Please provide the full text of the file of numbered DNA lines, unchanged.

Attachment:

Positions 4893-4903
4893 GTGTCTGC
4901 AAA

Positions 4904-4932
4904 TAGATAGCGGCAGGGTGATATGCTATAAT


Positions 4893-4903
4893 GTGTCTGC
4901 AAA

Positions 4904-4932
4904 TAGATAGCGGCAGGGTGATATGCTATAAT